By Parrish Alford
OXFORD – There is nothing like on-the-job training, particularly when the job is playing quarterback in the SEC.
Ryan Buchanan was glad for the classroom experience of the 2013 season. Now as a redshirt freshman in the race for No. 2, he’s excited to be able to more fully apply what he’s learned.
Ole Miss will go into fall with the SEC’s most experienced starting quarterback in Bo Wallace but with no experience for his backup – either Buchanan, a pure pocket passer, or DeVante Kincade, also a redshirt freshman and a dual-threat guy.
This week and next are big ones for the young guys as they begin to get more first-team snaps in practice.
“This is really our first opportunity today to get that chance. The next two weeks we’ll get a lot more opportunities to run with the ones. We’ll see,” Buchanan said.
While there is no opening for a quarterback starter, there is one for the change-of-pace guy. For two years, Ole Miss coach Hugh Freeze used a more mobile quarterback, Barry Brunetti, to spell Wallace and give the defense a look it hadn’t seen.
Brunetti’s running made it an often-successful approach, and it’s that role that would cater more to Kincade’s strengths than Buchanan’s.
At 6-foot-3, Buchanan has a height advantage over Kincade, who is listed at an even 6-foot.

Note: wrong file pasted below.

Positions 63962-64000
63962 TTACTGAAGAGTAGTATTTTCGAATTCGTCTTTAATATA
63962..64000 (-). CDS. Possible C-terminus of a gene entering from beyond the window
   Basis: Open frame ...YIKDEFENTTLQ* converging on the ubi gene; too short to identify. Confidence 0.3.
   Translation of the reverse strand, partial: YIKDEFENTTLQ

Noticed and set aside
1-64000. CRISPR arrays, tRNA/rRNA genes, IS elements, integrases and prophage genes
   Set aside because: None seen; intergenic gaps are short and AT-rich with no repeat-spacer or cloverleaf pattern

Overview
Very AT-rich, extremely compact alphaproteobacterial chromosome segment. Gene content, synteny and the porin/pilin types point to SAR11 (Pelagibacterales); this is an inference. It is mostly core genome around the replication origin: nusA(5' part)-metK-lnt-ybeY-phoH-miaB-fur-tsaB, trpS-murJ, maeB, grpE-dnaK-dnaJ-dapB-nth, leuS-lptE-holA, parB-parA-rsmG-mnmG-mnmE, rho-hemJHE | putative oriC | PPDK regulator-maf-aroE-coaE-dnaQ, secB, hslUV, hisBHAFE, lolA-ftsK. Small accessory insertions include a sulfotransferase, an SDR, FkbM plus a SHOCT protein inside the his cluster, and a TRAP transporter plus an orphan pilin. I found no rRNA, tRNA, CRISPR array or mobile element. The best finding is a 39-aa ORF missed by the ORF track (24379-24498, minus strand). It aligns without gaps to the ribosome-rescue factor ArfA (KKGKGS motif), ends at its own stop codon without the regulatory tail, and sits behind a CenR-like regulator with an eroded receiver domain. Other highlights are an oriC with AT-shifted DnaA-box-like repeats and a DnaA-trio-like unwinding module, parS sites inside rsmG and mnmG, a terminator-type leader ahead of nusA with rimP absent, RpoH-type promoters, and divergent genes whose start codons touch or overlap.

Freeze has said he doesn’t expect either player to be entrenched at No. 2 when spring drills end with the Grove Bowl on April 5.
“I think they’re both right there,” said Dan Werner, the Rebels’ co-offensive coordinator and quarterbacks coach. “We’ll keep on grading them and see where they end up at the end of the spring. I’m pleased with both of them, and they both have a long way to go. They’re working hard, and they’re both going to be really good quarterbacks for us one day.”
A four-star recruit, Buchanan grew up an Ole Miss fan and attended Jackson Prep. He also attracted interest from Florida and Alabama.
Labeled a pocket passer, he doesn’t consider himself a stiff and compares his mobility to Wallace’s. He says he’s growing in his ability to run the read option, a very important call in the Ole Miss offense.
“I feel more comfortable running it,” he said. “Sometimes I may need to read it a second earlier. It’s just going to take time, and I feel like I’m getting better at it.”